Night lights in economics: Sources and uses
John Gibson (),
Susan Olivia and
Geua Boe-Gibson ()
Working Papers from HAL
Night lights, as detected by satellites, are increasingly used by economists, typically as a proxy for economic activity. The growing popularity of these data reflects either the absence, or the presumed inaccuracy, of more conventional economic statistics, like national or regional GDP. Further growth in use of night lights is likely, as they have been included in the AidData geo-query tool for providing sub-national data, and in geographic data that the Demographic and Health Survey links to anonymised survey enumeration areas. Yet this ease of obtaining night lights data may lead to inappropriate use, if users fail to recognize that most of the satellites providing these data were not designed to assist economists, and have features that may threaten validity of analyses based on these data, especially for temporal comparisons, and for small and rural areas. In this paper we review sources of satellite data on night lights, discuss issues with these data, and survey some of their uses in economics.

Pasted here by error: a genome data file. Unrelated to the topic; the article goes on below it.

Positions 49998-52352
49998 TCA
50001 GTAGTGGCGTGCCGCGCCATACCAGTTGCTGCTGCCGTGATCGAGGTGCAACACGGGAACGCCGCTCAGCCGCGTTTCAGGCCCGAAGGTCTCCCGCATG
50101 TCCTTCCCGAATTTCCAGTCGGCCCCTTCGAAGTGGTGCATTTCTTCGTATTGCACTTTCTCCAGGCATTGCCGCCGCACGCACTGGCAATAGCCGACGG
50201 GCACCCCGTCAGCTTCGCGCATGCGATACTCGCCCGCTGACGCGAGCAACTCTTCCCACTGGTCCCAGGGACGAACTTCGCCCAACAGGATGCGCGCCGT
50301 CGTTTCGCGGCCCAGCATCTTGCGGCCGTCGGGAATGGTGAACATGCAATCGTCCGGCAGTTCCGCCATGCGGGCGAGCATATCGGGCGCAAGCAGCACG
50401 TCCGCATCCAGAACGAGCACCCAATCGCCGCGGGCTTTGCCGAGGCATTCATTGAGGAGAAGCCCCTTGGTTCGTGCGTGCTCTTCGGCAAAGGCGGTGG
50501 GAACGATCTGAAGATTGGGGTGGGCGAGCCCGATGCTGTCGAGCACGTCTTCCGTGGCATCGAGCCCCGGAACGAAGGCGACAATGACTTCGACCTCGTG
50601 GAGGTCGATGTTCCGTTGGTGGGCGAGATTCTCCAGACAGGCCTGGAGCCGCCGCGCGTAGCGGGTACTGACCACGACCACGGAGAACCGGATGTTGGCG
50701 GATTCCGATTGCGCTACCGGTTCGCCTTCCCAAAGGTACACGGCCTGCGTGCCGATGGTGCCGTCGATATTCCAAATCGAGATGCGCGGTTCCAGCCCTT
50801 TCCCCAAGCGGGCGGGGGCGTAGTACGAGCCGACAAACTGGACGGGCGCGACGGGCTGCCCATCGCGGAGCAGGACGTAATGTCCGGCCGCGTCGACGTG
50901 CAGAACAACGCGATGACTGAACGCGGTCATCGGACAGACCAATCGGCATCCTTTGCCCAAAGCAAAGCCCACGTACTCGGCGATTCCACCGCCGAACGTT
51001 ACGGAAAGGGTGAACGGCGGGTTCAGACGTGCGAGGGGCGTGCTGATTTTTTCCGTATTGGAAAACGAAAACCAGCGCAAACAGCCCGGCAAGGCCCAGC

Keywords: Density; Development; DMSP; Luminosity; Night lights; VIIRS (search for similar items in EconPapers)
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Working Paper: Night Lights in Economics: Sources and Uses (2020)
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